By Mari Tomasi, August 5, 1940 - “The way I look at it you got to have money to live, and if you can get it without breaking your back, so much the better. Changing sheets and polishing mirrors isn't the best job in the world, but it's not the worst, either. I got this room, a little salary, and they throw in the meals, too…” It was a top story hotel room. Mollie sat sideways on the broad window sill. She was large and florid. The low forehead was almost hidden by thick, reddish bangs. Her hands, large boned and rough were never at rest. Always poking along the wall, the sill, the window, or at an imaginary speck of dust on her dress. She had strong, healthy teeth, and the wide mouth opened often in a smile to show them…
“You know where the State garages are halfway between Barre and Montpelier? That's where I was born. On a farm up the hill in back of the State garages. There was a park up there called Caledonia Park. Folks used to come up there to picnic a lot. Whole families. They had swings and teeter boards for the kids. Sometimes we could hear their fun from the farm. Us kids 'ud sneak out of the house and over to the party. They'd always give us something to eat.
“Sometimes there'd be a bunch of wops there witch accordions and fiddles. That's what we liked, music and fun. We didn't have nothing to play music at home. Once me and Al— he's my brother, a year and half older than me— got to playing with some kids at a picnic. They gave us a taste of wine, the first we ever had. Real wop wine, sour and strong. We had only a half glass each but Pa smelled it on our breath when we got home. He was fit to be tied. Mad as a hornet. Said he'd tell the police about those dam wops teaching little kids to drink. We told him it was the kids who give it to us, that cooled him down some but he was still mad. Pa didn't have it in him to do much drinking, except on holidays. He had the craving but he was just plain scared. His own father was lamed for life on account of drinking too much.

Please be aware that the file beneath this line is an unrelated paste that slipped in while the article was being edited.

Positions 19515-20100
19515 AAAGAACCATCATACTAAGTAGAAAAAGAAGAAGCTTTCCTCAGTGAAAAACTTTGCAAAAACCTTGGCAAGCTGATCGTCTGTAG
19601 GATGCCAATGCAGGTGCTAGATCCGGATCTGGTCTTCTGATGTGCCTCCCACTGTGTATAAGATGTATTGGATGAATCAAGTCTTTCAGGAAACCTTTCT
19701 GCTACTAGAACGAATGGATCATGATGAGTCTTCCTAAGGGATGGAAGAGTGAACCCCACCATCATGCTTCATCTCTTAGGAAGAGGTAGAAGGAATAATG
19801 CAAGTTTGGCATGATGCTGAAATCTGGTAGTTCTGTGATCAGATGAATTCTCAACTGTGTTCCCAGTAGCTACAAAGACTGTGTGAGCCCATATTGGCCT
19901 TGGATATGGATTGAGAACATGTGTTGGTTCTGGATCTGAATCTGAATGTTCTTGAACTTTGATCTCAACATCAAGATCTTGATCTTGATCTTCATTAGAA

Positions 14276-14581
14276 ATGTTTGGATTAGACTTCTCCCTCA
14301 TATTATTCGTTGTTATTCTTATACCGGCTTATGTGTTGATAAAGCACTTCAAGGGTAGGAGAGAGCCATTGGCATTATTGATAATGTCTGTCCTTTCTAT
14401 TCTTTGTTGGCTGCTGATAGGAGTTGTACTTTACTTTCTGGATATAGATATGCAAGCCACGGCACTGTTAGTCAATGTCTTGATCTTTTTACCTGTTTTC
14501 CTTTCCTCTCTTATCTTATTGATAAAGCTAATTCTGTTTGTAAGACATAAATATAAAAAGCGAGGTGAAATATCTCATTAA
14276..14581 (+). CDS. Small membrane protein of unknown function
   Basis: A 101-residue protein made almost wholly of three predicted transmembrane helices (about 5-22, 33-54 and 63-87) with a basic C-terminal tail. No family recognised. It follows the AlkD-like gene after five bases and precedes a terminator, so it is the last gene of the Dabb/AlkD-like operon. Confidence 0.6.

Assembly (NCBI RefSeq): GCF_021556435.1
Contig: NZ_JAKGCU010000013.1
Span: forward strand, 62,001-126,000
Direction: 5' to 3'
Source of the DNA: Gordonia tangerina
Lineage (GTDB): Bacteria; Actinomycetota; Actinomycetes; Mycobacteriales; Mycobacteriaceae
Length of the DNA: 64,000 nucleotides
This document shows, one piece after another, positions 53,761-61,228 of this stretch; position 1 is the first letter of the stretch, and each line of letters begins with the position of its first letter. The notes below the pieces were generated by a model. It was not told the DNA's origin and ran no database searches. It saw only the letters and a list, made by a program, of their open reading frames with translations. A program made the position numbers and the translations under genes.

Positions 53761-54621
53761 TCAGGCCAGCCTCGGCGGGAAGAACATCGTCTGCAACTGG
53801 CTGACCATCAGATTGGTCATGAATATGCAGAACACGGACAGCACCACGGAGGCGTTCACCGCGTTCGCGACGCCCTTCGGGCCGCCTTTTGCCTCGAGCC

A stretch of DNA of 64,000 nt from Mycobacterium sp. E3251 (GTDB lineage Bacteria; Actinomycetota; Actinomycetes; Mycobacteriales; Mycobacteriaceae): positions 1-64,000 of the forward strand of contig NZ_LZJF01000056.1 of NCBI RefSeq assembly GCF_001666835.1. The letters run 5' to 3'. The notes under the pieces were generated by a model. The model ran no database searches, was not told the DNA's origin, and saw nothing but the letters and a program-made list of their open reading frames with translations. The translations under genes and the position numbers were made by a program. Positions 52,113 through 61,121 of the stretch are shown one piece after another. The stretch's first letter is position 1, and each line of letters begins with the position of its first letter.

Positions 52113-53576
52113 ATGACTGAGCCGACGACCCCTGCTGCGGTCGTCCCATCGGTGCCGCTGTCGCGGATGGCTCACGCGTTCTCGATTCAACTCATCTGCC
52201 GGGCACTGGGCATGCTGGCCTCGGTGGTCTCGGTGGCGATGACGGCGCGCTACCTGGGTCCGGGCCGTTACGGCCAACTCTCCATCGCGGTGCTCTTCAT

“Speaking of wops, my stars, they used to get an awful razzing those days. It's changed now. There's a pile of 'em here in town. Honest, hardworking, and decent. They're well liked. But where I lived on the farm when I was a kid there wasn't no wop family around for about three miles. We didn't see very many of them. Pa neither.
An old Italian 'ud drive his meat wagon up our way twice a week selling meat and groceries. He had a bell in the wagon and we'd hear him coming long before we'd see him. We'd run out from wherever we were to catch a sight of him. He had the longest moustache we kids 'ud ever seen. Black and drooping. That's changing now, too. They're cutting 'em off around here. This Italian’s name was Pete. We'd run down the road after his meat wagon yelling: 'Pete, Pete, The dago cheat.' He didn't get mad at us. He'd just laugh. Pa and Ma 'ud hear us screaming after him but they never said nothing to us. They should of, but they didn't. Guess they felt the same way we did. When we were fair grown up we stopped yelling at him. I can't understand how Pa was so strict about liquor and yet he'd let us go on hurting that poor wop's feelings.”
Library of Congress, Manuscript Division, WPA Federal Writers' Project Collection.